• Offered by School of Literature, Languages and Linguistics
  • ANU College ANU College of Arts and Social Sciences
  • Course subject English
  • Areas of interest English, History, Literature
  • Academic career UGRD
  • Course convener
    • Dr Monique Rooney
  • Mode of delivery In Person
  • Co-taught Course
  • Offered in First Semester 2016
    See Future Offerings

This course examines a selection of key texts published in the US in the nineteenth century, a key period in the nation's development as a modern republic. Students will read and study the works of those writers (Emerson and Whitman) whose embracing of democratic energies and creation of aesthetic forms seemed to capture the spirit of a new republican age. We will analyse these much-celebrated works alongside 1) the works of minority writers and 2) the proliferation of mass-marketed popular fiction during this period.

Learning Outcomes

Upon successful completion, students will have the knowledge and skills to:

Upon successful completion of this course, student will have the knowledge and skills to:
  1. Identify distinctive features of and evaluate the similarities and differences between various narrative forms (literary, popular and intellectual) in the context of key changes taking place in 19th Century US society and culture.
  2. Think, write and argue about the importance of literary, intellectual and popular approaches in the context of the role of the ‘representative self’ and in relation to advancements in communications and print technologies in 19th Century US society and culture.
  3. Develop a critical stance on the role that literary, intellectual and popular narrative forms play in representing 19th Century US culture as well as imagining and shaping that culture.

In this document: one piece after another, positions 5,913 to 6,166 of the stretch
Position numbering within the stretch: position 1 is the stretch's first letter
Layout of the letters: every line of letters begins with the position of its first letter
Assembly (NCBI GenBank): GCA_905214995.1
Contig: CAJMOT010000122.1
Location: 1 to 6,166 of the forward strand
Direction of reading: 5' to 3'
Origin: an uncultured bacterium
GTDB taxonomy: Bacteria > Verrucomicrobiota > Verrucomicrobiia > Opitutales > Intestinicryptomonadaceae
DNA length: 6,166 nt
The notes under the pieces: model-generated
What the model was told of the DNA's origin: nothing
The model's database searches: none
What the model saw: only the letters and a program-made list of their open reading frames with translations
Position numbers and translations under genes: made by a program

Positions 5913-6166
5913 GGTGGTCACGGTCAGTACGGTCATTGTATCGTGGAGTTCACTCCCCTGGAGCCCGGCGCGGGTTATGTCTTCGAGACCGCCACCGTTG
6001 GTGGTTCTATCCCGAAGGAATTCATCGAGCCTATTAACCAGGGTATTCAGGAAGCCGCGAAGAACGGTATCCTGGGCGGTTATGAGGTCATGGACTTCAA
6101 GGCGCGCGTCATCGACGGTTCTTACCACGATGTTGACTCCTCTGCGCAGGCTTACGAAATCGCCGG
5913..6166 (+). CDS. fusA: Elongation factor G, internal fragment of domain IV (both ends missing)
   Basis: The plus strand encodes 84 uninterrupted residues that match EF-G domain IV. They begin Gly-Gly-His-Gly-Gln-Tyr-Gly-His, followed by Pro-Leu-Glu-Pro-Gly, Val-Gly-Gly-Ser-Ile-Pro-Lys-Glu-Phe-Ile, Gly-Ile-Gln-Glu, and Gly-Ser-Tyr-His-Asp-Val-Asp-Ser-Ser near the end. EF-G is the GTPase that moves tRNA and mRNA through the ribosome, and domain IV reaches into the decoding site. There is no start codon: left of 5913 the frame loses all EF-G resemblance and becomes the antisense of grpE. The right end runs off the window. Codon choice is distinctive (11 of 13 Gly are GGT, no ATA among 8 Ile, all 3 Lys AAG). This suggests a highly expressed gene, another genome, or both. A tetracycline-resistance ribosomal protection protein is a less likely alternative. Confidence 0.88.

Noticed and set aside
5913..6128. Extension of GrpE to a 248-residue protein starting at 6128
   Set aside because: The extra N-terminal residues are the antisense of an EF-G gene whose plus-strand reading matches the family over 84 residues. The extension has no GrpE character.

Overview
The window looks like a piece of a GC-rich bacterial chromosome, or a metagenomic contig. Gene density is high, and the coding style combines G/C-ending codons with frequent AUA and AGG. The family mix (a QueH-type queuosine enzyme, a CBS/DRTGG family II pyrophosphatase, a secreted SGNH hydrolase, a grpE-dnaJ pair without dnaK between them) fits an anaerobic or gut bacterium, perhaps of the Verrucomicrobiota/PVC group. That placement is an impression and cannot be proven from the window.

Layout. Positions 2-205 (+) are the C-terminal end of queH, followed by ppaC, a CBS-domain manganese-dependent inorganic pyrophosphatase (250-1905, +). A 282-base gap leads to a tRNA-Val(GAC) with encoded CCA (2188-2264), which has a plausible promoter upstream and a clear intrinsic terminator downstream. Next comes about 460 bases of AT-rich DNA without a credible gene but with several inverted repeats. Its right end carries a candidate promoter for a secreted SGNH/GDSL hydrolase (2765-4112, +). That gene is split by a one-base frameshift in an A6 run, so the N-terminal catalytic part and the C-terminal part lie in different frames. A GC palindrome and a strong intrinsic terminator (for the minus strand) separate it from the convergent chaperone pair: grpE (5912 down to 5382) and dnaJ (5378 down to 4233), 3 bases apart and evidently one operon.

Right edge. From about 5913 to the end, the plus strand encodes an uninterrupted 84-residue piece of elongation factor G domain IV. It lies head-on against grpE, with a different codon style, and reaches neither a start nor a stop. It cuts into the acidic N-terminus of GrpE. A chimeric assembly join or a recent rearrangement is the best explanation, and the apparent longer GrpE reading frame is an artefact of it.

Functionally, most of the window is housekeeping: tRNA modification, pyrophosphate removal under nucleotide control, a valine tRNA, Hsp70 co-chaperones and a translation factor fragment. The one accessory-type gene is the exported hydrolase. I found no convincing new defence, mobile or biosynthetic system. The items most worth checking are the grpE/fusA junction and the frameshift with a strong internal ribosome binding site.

Indicative Assessment

Essay of 1,500 words (30%) [Learning Outcomes 1, 2]
Essay of 2,500 words (50%) [Learning Outcomes 1, 2, 3]
In-class oral presentation and 150-200 word write-up of tutorial presentation (20%) [Learning Outcomes  1, 2, 3]

The ANU uses Turnitin to enhance student citation and referencing techniques, and to assess assignment submissions as a component of the University's approach to managing Academic Integrity. While the use of Turnitin is not mandatory, the ANU highly recommends Turnitin is used by both teaching staff and students. For additional information regarding Turnitin please visit the ANU Online website.


One lecture (1.5 hours) and one tutorial (1 hour) per week for 13 weeks. Students are expected to commit a further 7.5 hours of independent study per teaching week over the semester (total 130 hours).

Requisite and Incompatibility

To enrol in this course you must have completed 12 Units of 1000 level English (ENGL) Courses. Alternatively you may gain permission of the Course Convenor to enrol in this course. You are not able to enrol in this course if you have previously completed ENGL2005 or ENGL6021.




Tuition fees are for the academic year indicated at the top of the page.  

If you are a domestic graduate coursework or international student you will be required to pay tuition fees. Tuition fees are indexed annually. Further information for domestic and international students about tuition and other fees can be found at Fees.

Student Contribution Band:
Unit value:
6 units

If you are an undergraduate student and have been offered a Commonwealth supported place, your fees are set by the Australian Government for each course. At ANU 1 EFTSL is 48 units (normally 8 x 6-unit courses). You can find your student contribution amount for each course at Fees.  Where there is a unit range displayed for this course, not all unit options below may be available.

6.00 0.12500
Domestic fee paying students
Year Fee
2016 $2718
International fee paying students
Year Fee
2016 $3876
Note: Please note that fee information is for current year only.

Offerings, Dates and Class Summary Links

ANU utilises MyTimetable to enable students to view the timetable for their enrolled courses, browse, then self-allocate to small teaching activities / tutorials so they can better plan their time. Find out more on the Timetable webpage.

The list of offerings for future years is indicative only.
Class summaries, if available, can be accessed by clicking on the View link for the relevant class number.

First Semester

Class number Class start date Last day to enrol Census date Class end date Mode Of Delivery Class Summary
4652 15 Feb 2016 26 Feb 2016 31 Mar 2016 27 May 2016 In Person N/A

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